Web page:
Yet despite the leaden pacing and smugness of the whole thing, I could never get myself to quit Altered Carbon. I kept resolving to stop after the second episode, the fourth, etc., and there would always be some kind of carrot on a stick — a remarkable action sequence, an unexpected burst of humor from what’s largely a grimdark show, an intriguing new application of the body swapping concept, the leading man reminding me of why I began to think of The Killing as a Joel Kinnaman delivery system — that kept me going. That’s the sort of patience Netflix tends to bank on, which is why they let most of their dramas run so fatty, and while the season never rises to the quality level that, say, Sense8 did for those willing to tough out the early growing pains, it winds up being more satisfying than not, and the convoluted plot ties together much more effectively than it has any business doing.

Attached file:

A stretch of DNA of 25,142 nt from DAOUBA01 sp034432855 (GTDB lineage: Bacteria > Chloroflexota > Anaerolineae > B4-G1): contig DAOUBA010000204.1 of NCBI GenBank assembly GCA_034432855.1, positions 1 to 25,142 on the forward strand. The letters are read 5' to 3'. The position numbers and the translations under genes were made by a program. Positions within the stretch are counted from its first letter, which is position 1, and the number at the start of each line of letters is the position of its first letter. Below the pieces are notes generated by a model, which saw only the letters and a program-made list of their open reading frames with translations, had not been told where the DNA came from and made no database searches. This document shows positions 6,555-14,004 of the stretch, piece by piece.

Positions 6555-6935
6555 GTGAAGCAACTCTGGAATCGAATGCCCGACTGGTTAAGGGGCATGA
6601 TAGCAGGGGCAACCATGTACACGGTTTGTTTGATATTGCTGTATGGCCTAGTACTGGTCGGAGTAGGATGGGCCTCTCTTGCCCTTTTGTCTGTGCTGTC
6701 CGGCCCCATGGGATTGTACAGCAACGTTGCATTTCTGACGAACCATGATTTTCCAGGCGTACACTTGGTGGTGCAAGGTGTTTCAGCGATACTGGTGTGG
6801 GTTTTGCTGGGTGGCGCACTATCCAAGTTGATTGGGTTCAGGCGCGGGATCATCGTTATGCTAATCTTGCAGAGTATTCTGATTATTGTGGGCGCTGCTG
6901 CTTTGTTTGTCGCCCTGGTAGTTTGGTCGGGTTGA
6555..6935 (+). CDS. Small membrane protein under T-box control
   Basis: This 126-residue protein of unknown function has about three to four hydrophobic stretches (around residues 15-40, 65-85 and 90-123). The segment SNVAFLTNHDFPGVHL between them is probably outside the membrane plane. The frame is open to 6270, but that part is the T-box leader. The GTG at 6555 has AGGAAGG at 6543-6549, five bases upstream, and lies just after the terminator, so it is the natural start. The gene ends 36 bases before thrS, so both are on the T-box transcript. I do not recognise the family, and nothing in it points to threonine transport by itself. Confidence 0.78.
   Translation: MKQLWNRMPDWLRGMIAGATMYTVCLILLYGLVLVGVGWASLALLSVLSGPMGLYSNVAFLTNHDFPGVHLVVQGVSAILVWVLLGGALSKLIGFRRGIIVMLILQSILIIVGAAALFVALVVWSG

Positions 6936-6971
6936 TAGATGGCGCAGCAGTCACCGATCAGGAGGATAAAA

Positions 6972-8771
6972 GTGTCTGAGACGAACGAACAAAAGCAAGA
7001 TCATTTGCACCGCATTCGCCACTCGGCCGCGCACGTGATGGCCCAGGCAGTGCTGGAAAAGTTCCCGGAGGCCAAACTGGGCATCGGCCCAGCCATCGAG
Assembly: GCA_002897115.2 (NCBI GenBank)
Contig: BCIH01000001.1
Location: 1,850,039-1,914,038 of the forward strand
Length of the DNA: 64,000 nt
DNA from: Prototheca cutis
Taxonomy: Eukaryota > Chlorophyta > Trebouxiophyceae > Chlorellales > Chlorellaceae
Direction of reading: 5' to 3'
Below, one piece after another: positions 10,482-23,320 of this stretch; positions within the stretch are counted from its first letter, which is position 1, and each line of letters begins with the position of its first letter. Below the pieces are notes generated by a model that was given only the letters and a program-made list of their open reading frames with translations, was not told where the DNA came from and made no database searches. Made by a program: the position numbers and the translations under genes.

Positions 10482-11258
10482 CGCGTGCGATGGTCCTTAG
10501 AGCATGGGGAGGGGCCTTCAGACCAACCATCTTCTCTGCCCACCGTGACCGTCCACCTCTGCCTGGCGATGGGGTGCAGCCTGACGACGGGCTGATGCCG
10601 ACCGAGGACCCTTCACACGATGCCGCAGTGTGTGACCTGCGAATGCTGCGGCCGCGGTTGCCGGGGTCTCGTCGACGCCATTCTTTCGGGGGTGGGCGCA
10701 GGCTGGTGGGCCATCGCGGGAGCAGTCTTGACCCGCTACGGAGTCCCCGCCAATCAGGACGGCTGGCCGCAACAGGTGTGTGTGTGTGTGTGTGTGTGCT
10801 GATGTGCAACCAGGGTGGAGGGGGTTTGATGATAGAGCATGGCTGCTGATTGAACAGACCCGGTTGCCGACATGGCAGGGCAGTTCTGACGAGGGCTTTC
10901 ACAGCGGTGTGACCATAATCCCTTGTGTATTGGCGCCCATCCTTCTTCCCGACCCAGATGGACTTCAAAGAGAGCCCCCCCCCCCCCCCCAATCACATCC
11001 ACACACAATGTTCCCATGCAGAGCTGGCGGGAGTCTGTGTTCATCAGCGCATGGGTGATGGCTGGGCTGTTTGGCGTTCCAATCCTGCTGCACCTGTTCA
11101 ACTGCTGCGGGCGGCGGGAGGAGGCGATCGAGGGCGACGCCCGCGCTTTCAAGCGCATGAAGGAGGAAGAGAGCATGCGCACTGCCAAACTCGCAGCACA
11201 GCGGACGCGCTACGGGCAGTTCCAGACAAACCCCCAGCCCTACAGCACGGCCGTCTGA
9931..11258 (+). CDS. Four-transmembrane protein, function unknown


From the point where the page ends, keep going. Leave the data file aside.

The season just, like the Meth that Kovacs scolds, lives too long. The concept and the existence of sequel books mean there could be many more stories to come, featuring lots of actors (the premise makes cast changes a snap, along with recruiting actors who otherwise might not want to be tied down to a series for years, without costing you any particular character) and even shifts in genre. With so much time, so many resources, and so much creative potential, Altered Carbon could become almost anything. But as with most Netflix series — as well as with most Meths — that limitless potential can too often lead to sedentary self-indulgence.

Alan Sepinwall may be reached at He discusses television weekly on the TV Avalanche podcast. His new book, Breaking Bad 101, is on sale now.